Observability is being applied for many developer processes such as continuous integration/continuous development (CI/CD). Good feedback in CI/CD must exist to avoid continually issuing changes without knowing if those changes lead to performance improvement or deterioration. Identifying performance changes is a good application for observability.  

IT teams should also consult with developers on the latest observability features that are also arriving in cloud-based services. OWASP, a developer group that focuses on app security issues, presented a webinar on logging and monitoring features within Amazon Web Services. Developer Veliswa Boya, for example, noted how Log Insights, an AWS motion feature within its CloudWatch service, can group log events from the same source to reduce debugging time. Other platforms have introduced or are developing comparable features to address the growing demand to assess the operating environment in which data and associated applications coexist.

IT teams can use observability to ask salient questions such as if an organization’s values are being fairly represented in the system specifications being monitored and analyzed.  Assumptions infused into data and metrics supporting those specifications can be questioned, and the right alerts can then be set for performance changes.

Many questions can be somewhat answered with an intuition for variance within the logs and metrics captured. Variance is a mathematical way of representing if an outlier in a set of data exist as an anomaly or an indicator of bias. This thinking can help view data ethics as a change within a continuum of information that has created an ethical dilemma for an IT team to investigate.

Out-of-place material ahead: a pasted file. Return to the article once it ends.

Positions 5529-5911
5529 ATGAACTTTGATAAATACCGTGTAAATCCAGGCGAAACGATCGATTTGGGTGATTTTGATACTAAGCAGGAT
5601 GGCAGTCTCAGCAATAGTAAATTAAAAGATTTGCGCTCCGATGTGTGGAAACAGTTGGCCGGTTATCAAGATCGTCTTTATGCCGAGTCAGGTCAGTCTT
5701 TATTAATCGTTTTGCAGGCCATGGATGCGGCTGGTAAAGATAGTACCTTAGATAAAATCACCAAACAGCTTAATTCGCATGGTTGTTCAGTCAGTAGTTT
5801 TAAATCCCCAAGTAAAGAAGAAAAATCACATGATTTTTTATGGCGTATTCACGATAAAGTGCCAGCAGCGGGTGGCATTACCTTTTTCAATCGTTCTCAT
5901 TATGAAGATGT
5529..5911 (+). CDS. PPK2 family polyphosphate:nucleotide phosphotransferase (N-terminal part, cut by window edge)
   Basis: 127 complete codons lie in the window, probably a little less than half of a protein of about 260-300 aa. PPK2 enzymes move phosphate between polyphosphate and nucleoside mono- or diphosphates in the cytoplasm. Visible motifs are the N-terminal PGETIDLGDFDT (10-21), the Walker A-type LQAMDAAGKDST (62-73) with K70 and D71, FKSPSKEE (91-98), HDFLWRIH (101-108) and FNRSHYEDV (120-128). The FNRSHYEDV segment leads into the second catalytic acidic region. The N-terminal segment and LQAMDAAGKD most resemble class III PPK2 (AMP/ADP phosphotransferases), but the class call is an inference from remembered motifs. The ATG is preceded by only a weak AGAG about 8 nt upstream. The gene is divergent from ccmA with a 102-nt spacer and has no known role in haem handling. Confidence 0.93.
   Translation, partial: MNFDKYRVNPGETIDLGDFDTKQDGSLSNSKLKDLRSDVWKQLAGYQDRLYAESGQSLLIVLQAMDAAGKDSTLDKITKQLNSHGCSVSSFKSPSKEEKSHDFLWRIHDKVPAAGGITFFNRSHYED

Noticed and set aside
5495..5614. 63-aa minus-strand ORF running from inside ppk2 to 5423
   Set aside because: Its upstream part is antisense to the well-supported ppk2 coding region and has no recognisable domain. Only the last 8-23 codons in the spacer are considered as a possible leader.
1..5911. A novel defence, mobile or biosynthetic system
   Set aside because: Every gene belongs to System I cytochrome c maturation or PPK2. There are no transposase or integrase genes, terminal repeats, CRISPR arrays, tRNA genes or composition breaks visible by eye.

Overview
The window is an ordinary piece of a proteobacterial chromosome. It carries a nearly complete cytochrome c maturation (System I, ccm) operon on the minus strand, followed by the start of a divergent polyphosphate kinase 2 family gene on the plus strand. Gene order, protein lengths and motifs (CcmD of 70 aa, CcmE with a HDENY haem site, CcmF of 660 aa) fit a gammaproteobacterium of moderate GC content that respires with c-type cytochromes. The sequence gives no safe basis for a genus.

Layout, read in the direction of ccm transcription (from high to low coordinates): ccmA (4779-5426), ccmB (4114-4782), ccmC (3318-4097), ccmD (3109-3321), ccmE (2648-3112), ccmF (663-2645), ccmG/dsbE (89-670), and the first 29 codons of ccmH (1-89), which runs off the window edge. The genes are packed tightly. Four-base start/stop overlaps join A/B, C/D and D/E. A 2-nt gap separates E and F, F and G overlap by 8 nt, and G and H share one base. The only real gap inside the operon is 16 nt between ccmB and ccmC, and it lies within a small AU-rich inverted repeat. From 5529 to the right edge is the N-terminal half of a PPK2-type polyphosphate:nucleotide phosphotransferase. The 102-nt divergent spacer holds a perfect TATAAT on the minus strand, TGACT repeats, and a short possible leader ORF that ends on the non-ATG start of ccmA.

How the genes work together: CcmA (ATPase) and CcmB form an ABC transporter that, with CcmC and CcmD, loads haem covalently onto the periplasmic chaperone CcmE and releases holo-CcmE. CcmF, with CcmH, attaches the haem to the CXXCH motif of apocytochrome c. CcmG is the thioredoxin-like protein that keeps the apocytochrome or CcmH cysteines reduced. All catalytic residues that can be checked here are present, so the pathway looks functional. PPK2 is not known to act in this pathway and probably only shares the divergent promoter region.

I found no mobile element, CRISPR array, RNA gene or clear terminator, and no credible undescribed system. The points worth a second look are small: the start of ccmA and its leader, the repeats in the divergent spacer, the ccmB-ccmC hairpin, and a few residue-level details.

Understanding that continuum of information will be more essential as debates regarding the usage of deep learning technologies grows. IT teams will have to champion the right analytic choices for their organizations, as I mentioned in my post on predictive analytics.  Brand perception of their organization has increasingly become influenced by how well customers feel their data is being managed.  Analytic systems have changes to accommodate this perspective. 

However, bridging the gap between customer perception of data ethics and enacting tools to do so will fall to IT teams. It will be up to IT to lead organizations on the never-ending fight to make data ethics work.


For more on ethical use of technologies, read these articles:

Why AI Ethics Is Even More Important Now

AI Ethics: Where to Start

AI Ethics Guidelines Every CIO Should Read


About the Author(s)

Pierre DeBois

Founder, Zimana

Pierre DeBois is the founder of Zimana, a small business analytics consultancy that reviews data from Web analytics and social media dashboard solutions, then provides recommendations and Web development action that improves marketing strategy and business profitability. He has conducted analysis for various small businesses and has also provided his business and engineering acumen at various corporations such as Ford Motor Co. He writes analytics articles for and Pitney Bowes Smart Essentials and contributes business book reviews for Small Business Trends. Pierre looks forward to providing All Analytics readers tips and insights tailored to small businesses as well as new insights from Web analytics practitioners around the world.